The Forster Creek drainage area, about 45 kilometers northwest of the Village of Radium Hot Springs, has long drawn snowmobilers, backcountry skiers, climbers and hikers, but as the area’s popularity has increased in recent years, so too have the user conflicts.
The province recently issued a reminder to Upper Columbia Valley residents about new restrictions on use of motorized vehicles in Forster Creek area that came into effect June 1st.
“The impact of quads and side-by-sides on the high alpine is phenomenal,” Windermere Valley Snowmobile Society president Barry Lightfoot told The Valley Echo. “Once they drive up on the alpine, it’s done for 10 to 15 years, if not forever.”
A 1996 ban on all motorized vehicles in the area was widely ignored for years, prompting provincial officials to revise Section 58 of the Forest and Range Practices Act last fall, after consulting with various stakeholder groups.
The revision essentially divided the upper part of Forster Creek drainage into three areas — Forster Creek Meadows (including Thunderwater and Whirlpool lakes), Catamount Glacier, and North Star Glacier — and allows sledders to ride Forster Creek Meadows all winter, Catamount Glacier for half the winter and prevents them from being on North Star Glacier at any time.
Since these high-elevation areas are only snow-free starting in early summer, the revisions effectively keep ATV and quad riders out permanently.
As a result, Forster Creek Meadows are closed to motorized vehicles from June 1st to November 30th past the spot at which the summer roads end; Catamount Glacier is closed to motorized vehicles from June 1st to February 14th; while North Star Glacier is permanently closed to motorized vehicles.
According to provincial officials, protecting sensitive alpine environments and creeks, which feed Radium’s water source, was another reason for the Section 58 revisions.
The various stakeholders will soon get together to review how the first winter went with the revisions in place.
“There are still a few kinks to work out, but a step in the right direction is a good step,” said Columbia Valley Hut Society president Ryan Bavin. “We still have a ways to go, but eventually it will be a pretty good thing.”
Bavin said the fragile alpine ecosystems are much more easily impacted by ATVs in the summer than by snowmobiles in winter, adding that he hopes everybody respects the summer closures.
“The deal has been pretty good,” said Windermere Valley Snowmobile Society president Barry Lightfoot, adding that he too is concerned about off-road vehicles going into the area in the summer.
Lightfoot said those responsible for keeping such vehicles out of upper Forster Creek in the summer should be more proactive in putting up signs and putting a metal post in a critically located bridge in order to stop ATVers and quadders getting past it.
“I would like to see the summer closure held up better,” he said. “They’ve never done much to enforce it.”
The revised closures haven’t changed the number of sledders heading into upper Forster Creek much, partly because the area is hard to access, according to Lightfoot, adding that the new sledders who have gone to the area, particularly to Catamount, come back raving.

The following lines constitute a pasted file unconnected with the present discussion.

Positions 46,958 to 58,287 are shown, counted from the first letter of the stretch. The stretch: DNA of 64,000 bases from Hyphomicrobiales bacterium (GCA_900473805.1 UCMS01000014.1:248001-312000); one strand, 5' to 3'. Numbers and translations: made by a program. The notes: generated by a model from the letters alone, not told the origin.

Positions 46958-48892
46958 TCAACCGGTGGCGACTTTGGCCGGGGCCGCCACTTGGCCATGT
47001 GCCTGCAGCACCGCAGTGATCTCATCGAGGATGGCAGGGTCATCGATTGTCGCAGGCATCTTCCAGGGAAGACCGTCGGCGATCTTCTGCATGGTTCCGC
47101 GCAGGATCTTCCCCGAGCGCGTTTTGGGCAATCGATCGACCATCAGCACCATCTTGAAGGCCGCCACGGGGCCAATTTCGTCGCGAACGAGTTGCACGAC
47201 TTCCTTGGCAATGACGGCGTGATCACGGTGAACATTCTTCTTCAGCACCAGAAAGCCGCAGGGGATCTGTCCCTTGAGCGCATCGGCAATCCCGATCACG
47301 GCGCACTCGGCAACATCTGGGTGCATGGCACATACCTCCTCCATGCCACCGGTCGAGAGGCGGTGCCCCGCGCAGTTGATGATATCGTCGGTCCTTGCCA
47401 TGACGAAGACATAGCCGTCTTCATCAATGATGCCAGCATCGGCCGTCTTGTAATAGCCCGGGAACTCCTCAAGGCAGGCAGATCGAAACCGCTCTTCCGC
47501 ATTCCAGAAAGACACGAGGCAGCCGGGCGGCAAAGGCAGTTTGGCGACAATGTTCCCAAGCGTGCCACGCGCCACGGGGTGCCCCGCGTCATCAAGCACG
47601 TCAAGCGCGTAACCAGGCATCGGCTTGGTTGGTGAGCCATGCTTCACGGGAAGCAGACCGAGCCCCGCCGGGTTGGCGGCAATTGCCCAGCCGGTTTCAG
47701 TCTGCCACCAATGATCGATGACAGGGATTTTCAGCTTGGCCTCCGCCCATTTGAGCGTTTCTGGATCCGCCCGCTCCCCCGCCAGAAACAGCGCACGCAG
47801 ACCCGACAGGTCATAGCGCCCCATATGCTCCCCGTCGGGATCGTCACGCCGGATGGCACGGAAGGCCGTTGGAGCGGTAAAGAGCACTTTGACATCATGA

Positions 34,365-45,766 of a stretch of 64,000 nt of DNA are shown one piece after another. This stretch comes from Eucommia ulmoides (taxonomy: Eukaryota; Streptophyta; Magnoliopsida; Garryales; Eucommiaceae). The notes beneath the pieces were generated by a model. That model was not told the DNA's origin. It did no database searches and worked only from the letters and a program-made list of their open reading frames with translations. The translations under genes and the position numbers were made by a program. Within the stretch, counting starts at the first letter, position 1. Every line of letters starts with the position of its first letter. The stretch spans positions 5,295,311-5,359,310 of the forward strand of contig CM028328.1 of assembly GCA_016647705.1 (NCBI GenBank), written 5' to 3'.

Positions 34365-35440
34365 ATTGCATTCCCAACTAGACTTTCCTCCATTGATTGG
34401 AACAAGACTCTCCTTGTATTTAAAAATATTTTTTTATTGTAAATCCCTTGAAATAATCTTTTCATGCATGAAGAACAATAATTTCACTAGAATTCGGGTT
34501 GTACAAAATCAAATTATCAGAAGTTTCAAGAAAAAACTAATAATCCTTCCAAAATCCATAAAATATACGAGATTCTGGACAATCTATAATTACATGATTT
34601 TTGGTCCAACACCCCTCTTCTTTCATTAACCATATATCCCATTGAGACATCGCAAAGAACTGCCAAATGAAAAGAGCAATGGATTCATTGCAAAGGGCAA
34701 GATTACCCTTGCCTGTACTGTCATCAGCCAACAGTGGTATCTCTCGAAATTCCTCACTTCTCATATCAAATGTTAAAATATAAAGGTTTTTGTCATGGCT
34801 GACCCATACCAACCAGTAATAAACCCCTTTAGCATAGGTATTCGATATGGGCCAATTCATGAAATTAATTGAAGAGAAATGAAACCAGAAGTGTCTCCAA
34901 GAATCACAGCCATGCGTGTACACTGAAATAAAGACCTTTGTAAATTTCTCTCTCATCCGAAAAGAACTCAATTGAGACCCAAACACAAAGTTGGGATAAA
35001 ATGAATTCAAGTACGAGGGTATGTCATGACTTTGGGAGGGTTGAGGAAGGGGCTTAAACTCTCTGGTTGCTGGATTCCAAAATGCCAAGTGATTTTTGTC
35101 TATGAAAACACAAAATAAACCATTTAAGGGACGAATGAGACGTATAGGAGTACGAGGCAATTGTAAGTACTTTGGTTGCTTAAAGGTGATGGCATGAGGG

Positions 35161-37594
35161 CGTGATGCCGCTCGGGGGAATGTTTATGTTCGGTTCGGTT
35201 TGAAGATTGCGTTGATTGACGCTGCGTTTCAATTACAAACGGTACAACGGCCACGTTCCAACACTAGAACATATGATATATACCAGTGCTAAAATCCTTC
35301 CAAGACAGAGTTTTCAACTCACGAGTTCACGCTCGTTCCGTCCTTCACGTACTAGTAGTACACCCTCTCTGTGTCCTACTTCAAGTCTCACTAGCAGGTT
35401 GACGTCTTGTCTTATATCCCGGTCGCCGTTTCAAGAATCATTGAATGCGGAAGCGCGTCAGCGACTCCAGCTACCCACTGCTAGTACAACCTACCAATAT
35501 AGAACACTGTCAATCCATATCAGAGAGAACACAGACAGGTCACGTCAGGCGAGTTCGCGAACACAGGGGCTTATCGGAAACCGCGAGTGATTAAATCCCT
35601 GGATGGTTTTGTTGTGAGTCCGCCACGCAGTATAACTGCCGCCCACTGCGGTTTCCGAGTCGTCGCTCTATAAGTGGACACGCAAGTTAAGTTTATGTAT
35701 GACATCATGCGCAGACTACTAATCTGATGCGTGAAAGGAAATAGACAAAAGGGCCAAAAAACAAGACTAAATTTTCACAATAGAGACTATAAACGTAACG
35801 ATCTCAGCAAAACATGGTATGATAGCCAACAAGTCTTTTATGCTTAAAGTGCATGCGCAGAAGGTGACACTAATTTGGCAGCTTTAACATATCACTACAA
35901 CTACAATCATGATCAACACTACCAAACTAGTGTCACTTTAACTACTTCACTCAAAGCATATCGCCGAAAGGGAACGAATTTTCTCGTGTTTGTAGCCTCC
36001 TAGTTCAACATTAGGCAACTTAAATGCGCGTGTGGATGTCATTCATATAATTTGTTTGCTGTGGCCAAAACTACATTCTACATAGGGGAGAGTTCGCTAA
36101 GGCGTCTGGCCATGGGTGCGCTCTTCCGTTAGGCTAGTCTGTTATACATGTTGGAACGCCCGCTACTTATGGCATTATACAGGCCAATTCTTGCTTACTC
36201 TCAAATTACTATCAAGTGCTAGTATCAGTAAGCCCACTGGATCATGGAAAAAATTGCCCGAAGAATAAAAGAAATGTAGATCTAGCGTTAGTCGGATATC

The only elite sledding experience in B.C. that can compare to being on Catamount Glacier is going to Pemberton Glacier, he said.
Snowmobiles have also been useful in helping maintain backcountry cabins, Forster Creek cabin and Olive Hut in particular, said Lightfoot.
“Everybody has to work together,” he said.
Signs and fencing have been installed in the upper Forster Creek to inform user groups of the closure, said B.C. Ministry of Forest, Lands and Natural Resource Operations communications officer Heidi Zilkie, adding that the ministry did make compliance and enforcement efforts during the winter.
“When working with a number of groups with varying interest, it is always a challenge to get full agreement,” Zilkie said, speaking about whether or not the revised closures have been successful. “Our continued efforts will bring the groups to consensus, likely not full agreement.”
The area is part of RK Heliski’s operating tenure, but prior to the revisions the company had been mostly unable to use the area since it was frequently tracked out by sledders ignoring the original closure. This was according to RK Heliski general manager Rod Gibbons in March 2012 before the revision were made.
“They (the government) said all stakeholders need to be willing to compromise on the amount of use that they expect, to temper their expectations and accept some limitations in access,” Gibbons had told local media. “But the fact of the matter is, it is only the backcountry skiers and heli-skiers who are actually being asked to temper their expectations, because legally the snowmobilers aren’t supposed to be there in the first place. They are actually getting something out of this.”
Gibbons could not be reached by press deadline for comment on whether or not the situation had improved with the revisions.
Village of Radium Hot Springs mayor Dee Conklin said based on conversations she’s had with the managers and owners of accommodation business in Radium, sledders heading up to Forster Creek this past winter did help increase business in the village during the winter months.
“I believe next year will be a more telling tale as to the efforts that so many groups have put in to make the whole experience more enjoyable for everyone,” said Conklin.
The Ministry of Forest, Lands and Natural Resource Operations recommends sledders head to Brewer Creek, Rocky Point Creek, McMurdo Creek (Silent Pass) or Paradise Mine sledding areas when Catamount Glacier is closed.